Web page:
To the ends of the earth…

Toilet Twinning’s CEO Lorraine Kingsley travels to the top of the world (almost) to meet a man whose loo has changed his entire village.

We negotiate six river-bed crossings, countless potholes and a gazillion hairpin bends during the four-hour drive from Kathmandu… then suddenly the village of Talakhu swings into view.

Perched among the sweeping foothills of the Himalayas, it looks out on lush lime-green terraces of wheat, maize and rice snaking up the steep hillsides.

To the ends of the earth: the Himalayan foothills. Photo: Ralph Hodgson

It’s getting late so we retire to our overnight accommodation, which is a bed in a corrugated iron lean-to attached to the side of a home. The shower is cold water in a bucket, in a communal area outdoors.

Early the next morning, after a breakfast of sweet tea and omelette, we set off across more river beds and potholes to reach a simple homestead about an hour away.

Here, a grandfather sits on a rattan mat on his terracotta-coloured verandah, with his three-year-old grandson on his knee. The little boy laughs at his grandfather’s whispers.

Kancha, who’s 52, knows why we have come. He points proudly to his concrete latrine: the first one to be built in the village.

Like his neighbours, he learnt about the link between sanitation and health when Toilet Twinning’s partner started working in Risthabot three years ago.

Kancha is now a member of an association that has brought clean drinking water to the village and ended the daily trek to the polluted stream for water. Reaping the benefits of good health, he and his wife, Shaili, work side by side on their land, harvesting wheat and maize, and tending to the cauliflowers, cabbages, onions and garlic in their vegetable garden.

Kancha with his wife, Shaili, and their grandson. Photo: Ralph Hodgson

Their life seems appealingly simple, even successful. But there’s a sobering back story.

Kancha starts to tell us about the two children he lost. He believes they’d still be alive today if he’d learnt 20 years ago about the link between open defecation and diarrhoeal diseases.

And then it hits you. Kancha is among the millions of parents who experience the terrible reality of that stark sanitation statistic: every minute, three children under the age of five die from diarrhoea-related diseases.

‘We used to use the corner of our land or the nearby stream for defecation,’ he says. ‘Before, there were flies all around and my family were sick all the time.

‘Our five-year-old daughter died of dysentery. And then, in the same year, we lost our three-year-old son after he had diarrhoea for a week. We didn’t know about health and sanitation at that time.

‘But [Toilet Twinning’s partner] taught us about the importance of building a toilet. Since then, we can go two or three months, or even six months, without a single instance of diarrhoea.’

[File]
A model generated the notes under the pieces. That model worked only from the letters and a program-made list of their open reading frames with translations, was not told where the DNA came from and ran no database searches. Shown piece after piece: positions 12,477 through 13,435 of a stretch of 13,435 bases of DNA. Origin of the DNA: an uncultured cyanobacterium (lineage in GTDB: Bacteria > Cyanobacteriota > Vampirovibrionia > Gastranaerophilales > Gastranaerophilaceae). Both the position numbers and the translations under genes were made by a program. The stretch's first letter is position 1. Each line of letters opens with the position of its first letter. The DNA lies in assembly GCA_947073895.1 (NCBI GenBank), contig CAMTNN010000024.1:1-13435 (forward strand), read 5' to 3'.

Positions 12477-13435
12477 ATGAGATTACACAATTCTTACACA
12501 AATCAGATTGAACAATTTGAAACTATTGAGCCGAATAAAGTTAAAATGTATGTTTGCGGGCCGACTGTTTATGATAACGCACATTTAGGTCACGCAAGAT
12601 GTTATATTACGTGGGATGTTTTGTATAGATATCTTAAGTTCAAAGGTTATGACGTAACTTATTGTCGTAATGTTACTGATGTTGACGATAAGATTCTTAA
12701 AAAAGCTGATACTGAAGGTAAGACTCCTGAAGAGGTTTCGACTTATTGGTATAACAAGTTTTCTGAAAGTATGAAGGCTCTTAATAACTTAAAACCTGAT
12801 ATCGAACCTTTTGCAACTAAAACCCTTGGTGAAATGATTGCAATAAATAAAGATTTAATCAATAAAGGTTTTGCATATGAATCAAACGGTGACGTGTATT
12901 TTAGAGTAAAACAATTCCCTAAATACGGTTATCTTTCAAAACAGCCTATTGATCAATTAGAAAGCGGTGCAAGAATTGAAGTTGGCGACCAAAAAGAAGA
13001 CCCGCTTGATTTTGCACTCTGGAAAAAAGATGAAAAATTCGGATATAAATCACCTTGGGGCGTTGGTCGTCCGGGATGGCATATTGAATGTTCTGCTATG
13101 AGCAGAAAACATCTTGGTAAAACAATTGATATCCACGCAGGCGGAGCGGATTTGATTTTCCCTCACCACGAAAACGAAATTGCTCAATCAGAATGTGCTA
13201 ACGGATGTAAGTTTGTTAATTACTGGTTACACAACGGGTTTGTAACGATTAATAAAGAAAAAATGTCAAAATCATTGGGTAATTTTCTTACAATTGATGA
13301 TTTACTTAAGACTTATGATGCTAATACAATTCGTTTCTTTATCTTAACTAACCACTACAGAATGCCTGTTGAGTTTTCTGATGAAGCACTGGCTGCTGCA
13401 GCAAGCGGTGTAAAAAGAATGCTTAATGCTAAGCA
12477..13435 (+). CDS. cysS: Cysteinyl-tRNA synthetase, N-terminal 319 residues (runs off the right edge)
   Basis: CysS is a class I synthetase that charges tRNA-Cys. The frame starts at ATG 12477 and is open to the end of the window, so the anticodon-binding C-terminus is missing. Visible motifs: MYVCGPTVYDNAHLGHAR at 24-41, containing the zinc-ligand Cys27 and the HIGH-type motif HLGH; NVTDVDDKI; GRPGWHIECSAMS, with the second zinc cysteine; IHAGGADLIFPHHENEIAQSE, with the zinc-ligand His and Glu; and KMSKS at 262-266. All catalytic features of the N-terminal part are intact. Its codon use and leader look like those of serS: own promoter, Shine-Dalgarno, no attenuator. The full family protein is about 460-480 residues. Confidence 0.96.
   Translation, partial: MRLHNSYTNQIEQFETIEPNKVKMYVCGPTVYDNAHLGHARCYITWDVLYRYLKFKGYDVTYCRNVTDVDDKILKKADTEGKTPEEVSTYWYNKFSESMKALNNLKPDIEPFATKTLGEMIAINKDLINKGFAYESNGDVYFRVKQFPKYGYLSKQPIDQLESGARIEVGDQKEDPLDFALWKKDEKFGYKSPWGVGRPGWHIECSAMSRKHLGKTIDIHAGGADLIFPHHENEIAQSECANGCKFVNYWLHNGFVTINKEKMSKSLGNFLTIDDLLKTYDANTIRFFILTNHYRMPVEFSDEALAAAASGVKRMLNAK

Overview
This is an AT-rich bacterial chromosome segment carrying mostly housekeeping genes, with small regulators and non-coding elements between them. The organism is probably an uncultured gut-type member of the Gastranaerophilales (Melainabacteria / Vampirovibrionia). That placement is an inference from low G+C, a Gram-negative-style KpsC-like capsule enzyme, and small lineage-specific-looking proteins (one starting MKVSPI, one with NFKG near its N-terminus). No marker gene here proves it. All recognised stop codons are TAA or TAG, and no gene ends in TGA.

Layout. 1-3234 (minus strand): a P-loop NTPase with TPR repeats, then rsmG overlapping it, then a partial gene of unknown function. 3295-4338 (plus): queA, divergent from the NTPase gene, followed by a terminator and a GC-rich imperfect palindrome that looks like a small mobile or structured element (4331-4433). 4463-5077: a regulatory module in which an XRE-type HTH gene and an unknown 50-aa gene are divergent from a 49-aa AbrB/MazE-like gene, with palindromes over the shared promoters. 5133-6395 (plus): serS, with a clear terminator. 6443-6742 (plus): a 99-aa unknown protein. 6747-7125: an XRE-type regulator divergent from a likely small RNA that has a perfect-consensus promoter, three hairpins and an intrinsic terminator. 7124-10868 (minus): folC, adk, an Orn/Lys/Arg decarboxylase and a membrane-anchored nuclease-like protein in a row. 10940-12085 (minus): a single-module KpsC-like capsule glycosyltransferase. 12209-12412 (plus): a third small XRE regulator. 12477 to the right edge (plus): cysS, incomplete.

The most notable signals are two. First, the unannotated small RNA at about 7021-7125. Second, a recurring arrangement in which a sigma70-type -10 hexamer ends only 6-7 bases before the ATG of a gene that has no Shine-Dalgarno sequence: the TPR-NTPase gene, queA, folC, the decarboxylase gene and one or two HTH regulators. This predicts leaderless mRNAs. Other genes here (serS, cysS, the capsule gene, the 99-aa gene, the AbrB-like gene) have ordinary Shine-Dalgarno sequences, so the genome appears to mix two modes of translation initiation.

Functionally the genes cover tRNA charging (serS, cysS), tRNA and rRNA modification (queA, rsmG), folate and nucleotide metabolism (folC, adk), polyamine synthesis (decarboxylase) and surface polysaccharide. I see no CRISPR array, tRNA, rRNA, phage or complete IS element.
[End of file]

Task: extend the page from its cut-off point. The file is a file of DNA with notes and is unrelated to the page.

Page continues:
Negotiating rivers and potholes to reach Kancha. Photo: Ralph Hodgson

Kancha built his toilet two years ago, for a cost of 52,000 rupees (about £320), thanks to a loan from his relatives. He carried all the stones and dug the pit himself – to keep costs down – but still needed the loan to pay for pipes, roofing and cement, and for a local labourer to help him build the walls.

Inspired, 11 other households in the village have followed suit and built their own latrine. Gradually, the health of the whole village is improving.

The benefits they are enjoying now only underline the price they used to pay for poor sanitation.

Before, Kancha and Shaili were so often sick that their land would lie fallow. All their money went on medicines and healthcare. On two occasions, they were only able to harvest half their crops, because they were too ill to get out of bed. They had to take out loans to buy food – loans that took two or three years to repay.

The stunning backdrop to Kancha’s life story. Photo: Ralph Hodgson

There was fallout for the three elder children’s education too; none went to secondary school. ‘Every month, my children would miss at least a week of school,’ says Kancha. One of his grown-up sons lives at home and helps with the farming; his two oldest children work in the city as taxi drivers.

But Kancha’s youngest son, who’s 18, and his only daughter, who’s 16, are still at school – in year 12 and year ten respectively. He dreams big for these two. He hopes that improving heath will bring better job opportunities, and the chance to break free of the poverty that has dogged the family for generations.

‘I think it is possible for my children to have a prosperous and happy life, as they know how to keep their environment clean and healthy,’ says Kancha. ‘With this knowledge, I do not think they will have to endure the difficulties that Shaili and I have encountered.’